Bass Fishing in the Fall

How to Target Big Fish like a Bass Master

Bass fishing in the fall can be the most productive time of the year, and I find that paying attention to the basics like a bass pro does helps to land the big fish. All it takes is some common sense.

The author with a late season catchHow To Bass Fish
Like many fishermen, I have spent more hours with my nose buried in magazine articles and books than on the water. It seems everyone has a new technique or lure guaranteed to land a trophy fish and make you a bass master. However, after years of trial and error, I've found that all I need to know are the basics to fill my trips with fun and big bass.

If I follow the simple steps, time after time, I can fine-tune my technique to suit the situation. If the water is a bit higher from recent rains, I spend most of my time along the shore where bass find opportunity meals in washed-out insects and crawfish from up-turned mud flats. If it is hot, I target cooler waters. The key is being able to adjust my idea of how to best catch fish with how the fish will best respond.

Let's look at these basics:
  • Structure - Understand where bass hold up, and how they feed in each unique location. In the weeds, bass will sit in ambush waiting for a meal to swim by. In the fall, bass tend to move toward rock structures because these walls, boulders, and rip rap tend to hold heat as well as bait fish. During a particularly hot day, these same fish will move toward cooler water, and tend to gravitate to deeper channels and dock shade.
    bass picture
  • Food - Fall bass are simply eating machines. Winter is coming, and the fish are going through intensive metabolic shifts. To fuel this change, they eat non-stop, and I make sure I am at the head of their table throwing bait for dessert. Shad are the primary bait fish for largemouth and smallmouth bass, but it's not the only meal on the menu. Rock bass, perch, sunfish, and even small pickerel end up as a meal for a hungry top predator like a bass. If I can locate the bait, I know I'm in for a great day.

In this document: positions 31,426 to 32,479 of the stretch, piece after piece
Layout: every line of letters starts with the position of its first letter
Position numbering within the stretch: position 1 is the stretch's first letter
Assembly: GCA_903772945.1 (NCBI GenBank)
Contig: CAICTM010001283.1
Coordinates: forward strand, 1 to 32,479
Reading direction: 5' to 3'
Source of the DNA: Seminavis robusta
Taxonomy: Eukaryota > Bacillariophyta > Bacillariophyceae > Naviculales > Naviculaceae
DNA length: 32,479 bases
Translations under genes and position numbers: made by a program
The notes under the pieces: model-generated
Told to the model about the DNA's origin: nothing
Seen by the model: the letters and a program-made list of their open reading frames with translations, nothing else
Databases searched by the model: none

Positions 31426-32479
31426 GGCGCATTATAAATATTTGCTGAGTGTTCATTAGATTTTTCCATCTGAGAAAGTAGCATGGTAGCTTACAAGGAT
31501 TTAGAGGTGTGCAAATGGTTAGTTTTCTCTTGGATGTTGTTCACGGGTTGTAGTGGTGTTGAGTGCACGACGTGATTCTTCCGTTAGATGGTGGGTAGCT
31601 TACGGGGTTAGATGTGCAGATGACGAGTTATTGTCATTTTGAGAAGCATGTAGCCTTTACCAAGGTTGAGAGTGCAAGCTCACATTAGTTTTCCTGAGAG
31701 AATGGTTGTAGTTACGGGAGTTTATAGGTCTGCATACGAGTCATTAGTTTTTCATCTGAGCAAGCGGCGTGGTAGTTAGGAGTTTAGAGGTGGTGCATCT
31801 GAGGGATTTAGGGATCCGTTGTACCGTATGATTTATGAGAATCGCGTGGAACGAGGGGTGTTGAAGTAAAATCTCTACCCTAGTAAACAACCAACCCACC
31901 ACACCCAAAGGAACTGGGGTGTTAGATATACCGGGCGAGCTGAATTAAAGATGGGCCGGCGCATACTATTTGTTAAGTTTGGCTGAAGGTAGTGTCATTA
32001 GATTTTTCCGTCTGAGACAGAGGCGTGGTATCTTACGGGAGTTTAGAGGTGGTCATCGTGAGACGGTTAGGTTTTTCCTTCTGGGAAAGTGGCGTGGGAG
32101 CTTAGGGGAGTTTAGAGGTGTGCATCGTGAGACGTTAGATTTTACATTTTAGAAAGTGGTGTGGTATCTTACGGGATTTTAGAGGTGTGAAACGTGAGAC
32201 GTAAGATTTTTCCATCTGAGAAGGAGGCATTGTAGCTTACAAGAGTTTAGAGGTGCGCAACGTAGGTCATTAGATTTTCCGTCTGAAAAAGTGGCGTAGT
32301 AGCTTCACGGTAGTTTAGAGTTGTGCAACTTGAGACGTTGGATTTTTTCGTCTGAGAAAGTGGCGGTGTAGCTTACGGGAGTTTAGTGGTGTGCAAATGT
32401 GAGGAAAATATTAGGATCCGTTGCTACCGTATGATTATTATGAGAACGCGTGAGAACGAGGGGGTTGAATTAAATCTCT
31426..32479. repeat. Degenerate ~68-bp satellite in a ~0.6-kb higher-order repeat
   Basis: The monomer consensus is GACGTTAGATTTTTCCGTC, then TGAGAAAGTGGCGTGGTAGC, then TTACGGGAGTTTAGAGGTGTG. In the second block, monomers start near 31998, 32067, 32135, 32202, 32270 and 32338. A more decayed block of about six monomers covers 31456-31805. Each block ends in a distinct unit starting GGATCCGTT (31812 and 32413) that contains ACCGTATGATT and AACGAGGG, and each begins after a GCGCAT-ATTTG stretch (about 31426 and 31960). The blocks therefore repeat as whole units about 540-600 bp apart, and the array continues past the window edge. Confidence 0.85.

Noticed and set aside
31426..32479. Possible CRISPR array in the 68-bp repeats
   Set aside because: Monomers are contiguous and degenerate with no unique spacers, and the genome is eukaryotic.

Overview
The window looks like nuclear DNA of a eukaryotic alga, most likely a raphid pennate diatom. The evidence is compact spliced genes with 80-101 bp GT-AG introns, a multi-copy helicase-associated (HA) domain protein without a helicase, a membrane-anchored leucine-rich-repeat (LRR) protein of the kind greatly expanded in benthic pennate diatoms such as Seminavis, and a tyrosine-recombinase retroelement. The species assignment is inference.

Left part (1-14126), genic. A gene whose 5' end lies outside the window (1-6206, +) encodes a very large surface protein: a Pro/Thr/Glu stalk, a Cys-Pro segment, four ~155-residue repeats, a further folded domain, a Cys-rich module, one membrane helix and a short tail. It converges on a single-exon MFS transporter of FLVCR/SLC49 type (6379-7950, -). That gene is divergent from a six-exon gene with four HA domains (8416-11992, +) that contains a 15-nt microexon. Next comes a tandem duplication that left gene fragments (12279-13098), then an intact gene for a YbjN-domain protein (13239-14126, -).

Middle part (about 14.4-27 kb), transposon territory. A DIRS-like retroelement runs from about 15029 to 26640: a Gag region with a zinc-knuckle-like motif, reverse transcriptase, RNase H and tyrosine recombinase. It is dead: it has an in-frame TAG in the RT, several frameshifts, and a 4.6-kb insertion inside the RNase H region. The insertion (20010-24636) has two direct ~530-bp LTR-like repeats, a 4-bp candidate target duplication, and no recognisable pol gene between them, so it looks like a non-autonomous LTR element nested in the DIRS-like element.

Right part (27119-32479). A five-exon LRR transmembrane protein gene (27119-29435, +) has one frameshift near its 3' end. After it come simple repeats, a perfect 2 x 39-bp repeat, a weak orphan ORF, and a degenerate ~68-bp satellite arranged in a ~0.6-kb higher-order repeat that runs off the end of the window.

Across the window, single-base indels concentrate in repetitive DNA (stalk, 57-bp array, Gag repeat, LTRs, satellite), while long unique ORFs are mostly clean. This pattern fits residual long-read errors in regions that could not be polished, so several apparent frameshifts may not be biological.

• Lures For Bass - It took me a while to learn this, but throwing the same bait cast after cast without results is a waste of time. If I am confident there are bass in the water and they simply aren't biting, then it's time for me to switch baits. Generally, I start with a top-water pork frog in the weeds, and then switch to a Texas-rigged plastic worm to bounce on the bottom. If this doesn't work, a buzzbait will make any stubborn smallmouth come out and strike.When fishing deeper water like a channel, I start with the Texas-rigged worm, and then move to a drop weight jig with a leech or shad on the raised hook. To round out my tackle box, I'll also cast some poppers, rattles, and jerkbaits - it all depends on what the bass are hungry for. To be successful, I trust my instinct and don't give up.
    bass fishing
  • Bass Indicators - I am never without my polarized sunglasses, as these, more than any other tool in my tackle box, help me locate big fish. I look for large sunfish below the surface, as these fish are less shy and tend to congregate with bass. Sometimes I'll get lucky and see the bass for myself. On the surface of the water, I look for bait boils - schools of shad and minnows disturbing the water's surface - that indicates a bass is below and having a feast. I'll tie on a worm and cast just beyond to reel it through- more likely than not, a lunker will take the bait and the fight will be on. There's just nothing like a smallmouth lunging out of the water at the end of my line. When the lake is quiet, I find that it's not difficult to hear a large splash as a bass breaks the water to feast on surface insects, or in some cases, ducklings. When I hear the sound I look to mark the disturbance rings, swing about the electric motor, and begin the hunt. 

Summer may be fading in my part of the world, but that doesn't mean my fishing rods need to be hung up the garage. It's a great time of the year to be on the water, and I know that the bass of a lifetime is just waiting to take my lure the next time I cast.